Pain as a concept is a human invention distinguished in language. While I advocate treating animals appropriately there is no "pain" for the dog it just a bunch of automatic responses to physical stimuli. Humans call that pain but not the dog who reacts like a machine. The same is true of humans of course, but then because we have language we give these physical reactions a name which distinguishes them from anything else. What it is like to be an entity without language cannot be described as it requires language to do so. Whether you call it rights or not there is an appropriate way to deal with animals and even objects. What we consider appropriate behaviour in regard to animals or other objects is certainly a matter that we must agree on and legislate about.
The programme I've just listened to was fascinating but bizarre. Surely rights go together with responsibilities . A mountain cannot have either rights or responsibilities. It may require protection but it cannot be sued if it falls on your head! Rights are an artificial construct and require a system, or civilisation, of some sort to both afford them to its members and to defend them. For the system to have any chance of working, rights have to be balanced with responsibilities don't they? A right that cannot be exercised is of little value.
It would surely be much simpler if, instead of giving legal rights to animals, plants etc, we imposed upon ourselves legal responsibilities, ie a detailed duty of care for the welfare and well-being of the "community" - Gaia, if you will - that we dominate.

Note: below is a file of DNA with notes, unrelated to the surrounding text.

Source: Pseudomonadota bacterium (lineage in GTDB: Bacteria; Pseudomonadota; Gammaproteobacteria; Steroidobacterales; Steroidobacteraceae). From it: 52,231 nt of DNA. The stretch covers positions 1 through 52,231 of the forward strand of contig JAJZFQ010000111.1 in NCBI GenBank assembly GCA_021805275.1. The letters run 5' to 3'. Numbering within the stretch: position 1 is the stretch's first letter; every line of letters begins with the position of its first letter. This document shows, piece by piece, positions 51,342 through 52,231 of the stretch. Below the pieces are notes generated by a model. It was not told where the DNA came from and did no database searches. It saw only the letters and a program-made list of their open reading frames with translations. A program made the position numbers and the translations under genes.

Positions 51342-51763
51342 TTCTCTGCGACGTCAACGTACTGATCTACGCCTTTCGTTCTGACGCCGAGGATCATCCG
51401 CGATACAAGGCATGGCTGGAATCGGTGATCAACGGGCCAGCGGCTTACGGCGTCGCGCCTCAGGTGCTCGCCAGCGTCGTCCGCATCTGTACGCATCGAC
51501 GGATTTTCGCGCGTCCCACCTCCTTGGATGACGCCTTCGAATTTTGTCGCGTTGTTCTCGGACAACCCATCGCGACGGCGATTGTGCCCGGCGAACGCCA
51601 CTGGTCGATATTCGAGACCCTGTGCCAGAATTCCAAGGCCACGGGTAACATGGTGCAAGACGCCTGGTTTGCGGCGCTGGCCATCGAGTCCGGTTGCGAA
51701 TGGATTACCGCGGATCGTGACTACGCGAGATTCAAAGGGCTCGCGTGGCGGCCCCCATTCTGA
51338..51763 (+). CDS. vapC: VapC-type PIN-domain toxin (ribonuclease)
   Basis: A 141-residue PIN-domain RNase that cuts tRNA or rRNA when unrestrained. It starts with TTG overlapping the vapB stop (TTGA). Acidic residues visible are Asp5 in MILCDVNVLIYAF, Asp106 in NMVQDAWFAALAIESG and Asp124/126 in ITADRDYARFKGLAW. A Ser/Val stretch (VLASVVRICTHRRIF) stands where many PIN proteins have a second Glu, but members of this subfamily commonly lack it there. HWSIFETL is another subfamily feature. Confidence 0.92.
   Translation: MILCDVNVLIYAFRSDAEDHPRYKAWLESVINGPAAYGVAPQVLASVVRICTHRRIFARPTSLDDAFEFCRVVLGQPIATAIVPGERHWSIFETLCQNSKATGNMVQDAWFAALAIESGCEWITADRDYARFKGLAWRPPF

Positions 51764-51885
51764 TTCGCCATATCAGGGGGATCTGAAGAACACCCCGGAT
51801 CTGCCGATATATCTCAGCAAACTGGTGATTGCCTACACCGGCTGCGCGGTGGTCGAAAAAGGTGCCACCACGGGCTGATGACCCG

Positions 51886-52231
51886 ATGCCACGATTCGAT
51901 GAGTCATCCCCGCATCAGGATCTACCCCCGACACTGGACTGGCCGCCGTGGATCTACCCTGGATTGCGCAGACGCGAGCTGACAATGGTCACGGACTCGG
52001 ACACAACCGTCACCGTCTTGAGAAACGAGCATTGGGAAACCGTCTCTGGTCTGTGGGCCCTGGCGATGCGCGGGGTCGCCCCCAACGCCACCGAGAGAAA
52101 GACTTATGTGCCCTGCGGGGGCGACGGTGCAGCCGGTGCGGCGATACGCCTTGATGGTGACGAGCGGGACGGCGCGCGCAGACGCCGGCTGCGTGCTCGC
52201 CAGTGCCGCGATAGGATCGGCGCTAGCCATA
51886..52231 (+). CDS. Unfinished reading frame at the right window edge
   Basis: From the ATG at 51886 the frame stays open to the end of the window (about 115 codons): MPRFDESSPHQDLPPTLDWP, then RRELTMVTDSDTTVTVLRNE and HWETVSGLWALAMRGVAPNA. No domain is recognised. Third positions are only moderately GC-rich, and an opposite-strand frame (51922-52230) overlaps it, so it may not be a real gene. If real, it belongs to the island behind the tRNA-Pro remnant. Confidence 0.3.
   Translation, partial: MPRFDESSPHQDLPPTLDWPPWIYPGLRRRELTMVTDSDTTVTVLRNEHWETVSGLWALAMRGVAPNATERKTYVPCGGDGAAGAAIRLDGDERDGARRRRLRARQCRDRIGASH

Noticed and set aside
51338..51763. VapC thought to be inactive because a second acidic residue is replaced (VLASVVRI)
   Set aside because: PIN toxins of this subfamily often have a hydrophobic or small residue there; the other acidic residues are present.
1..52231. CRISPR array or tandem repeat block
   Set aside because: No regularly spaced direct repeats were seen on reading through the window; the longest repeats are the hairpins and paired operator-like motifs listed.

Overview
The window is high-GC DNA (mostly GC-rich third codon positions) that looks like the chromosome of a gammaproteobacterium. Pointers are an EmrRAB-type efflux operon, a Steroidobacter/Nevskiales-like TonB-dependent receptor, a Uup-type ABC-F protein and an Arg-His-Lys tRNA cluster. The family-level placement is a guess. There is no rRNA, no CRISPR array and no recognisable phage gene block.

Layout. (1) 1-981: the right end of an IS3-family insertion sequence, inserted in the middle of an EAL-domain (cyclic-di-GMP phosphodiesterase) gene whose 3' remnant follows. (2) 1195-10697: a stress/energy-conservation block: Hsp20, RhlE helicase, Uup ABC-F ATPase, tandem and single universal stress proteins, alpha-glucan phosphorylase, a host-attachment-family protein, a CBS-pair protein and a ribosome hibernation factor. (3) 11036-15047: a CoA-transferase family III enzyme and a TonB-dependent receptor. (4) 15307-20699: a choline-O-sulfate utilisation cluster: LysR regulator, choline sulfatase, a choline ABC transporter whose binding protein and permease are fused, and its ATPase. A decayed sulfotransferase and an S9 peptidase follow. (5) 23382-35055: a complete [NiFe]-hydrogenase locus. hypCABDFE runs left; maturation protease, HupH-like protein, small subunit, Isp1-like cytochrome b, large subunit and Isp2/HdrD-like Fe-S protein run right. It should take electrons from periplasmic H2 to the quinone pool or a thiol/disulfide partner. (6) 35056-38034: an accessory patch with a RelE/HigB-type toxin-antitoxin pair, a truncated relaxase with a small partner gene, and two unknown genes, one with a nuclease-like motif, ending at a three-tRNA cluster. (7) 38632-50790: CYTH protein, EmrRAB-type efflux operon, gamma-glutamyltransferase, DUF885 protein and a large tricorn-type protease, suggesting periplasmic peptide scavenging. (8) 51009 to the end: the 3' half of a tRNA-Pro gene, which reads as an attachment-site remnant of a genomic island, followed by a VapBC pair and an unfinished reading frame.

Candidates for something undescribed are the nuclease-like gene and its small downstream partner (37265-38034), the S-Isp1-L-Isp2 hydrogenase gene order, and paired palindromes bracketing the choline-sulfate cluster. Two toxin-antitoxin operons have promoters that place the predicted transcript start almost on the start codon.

Your programme on rights for non-human entities shows how hilarious lawyers can be when they carry absurd concepts to ludicrous lengths.
Questions: why did nobody stand up for the rights of the smallpox and polio viruses when a decision was taken to eradicate them for the planet? Is one of your contributors daft enough to call this genocide?
Question: what is a species? There are several different concepts: which one do your guests have in mind?
Question: if you give a cat the right not to be chased by a dog, and a dog chases a cat, do you prosecute the dog or its owner? If the latter then you have proved that all this hot air is really only about the HUMAN vision of what constitutes a right!
It seemed to me that yet again the lawyers are tapping into a licence to print money in the defence of animal rights. I live in an area where our local tennis club has three times been denied the erection of flood lights because they may disturb the crested newts. This is laughable because in the village in which I live which it about a mile and a half away from the tennis club. I have crested newts walking down my drive at night in the full glare of my security light. And I'm not even anywhere near a pond.
I thought I had tuned into the wrong programme when I picked up the item on rights for robots in Law in Action. That this sci-fi fantasy can even be considered on what purports to be a serious programme says a lot about the law, which, as has been famously said, "is an ass".
Contact the programme
If you have thoughts on any of the topics we've covered, or any other legal issues, you can contact us by email at email@example.com, or by post at Law In Action, BBC White City, Wood Lane, London W12 7TS, or you can call us on 020 8752 5646.
Law In Action is broadcast on Tuesday 20 January 2009 at 1600 GMT on BBC Radio 4.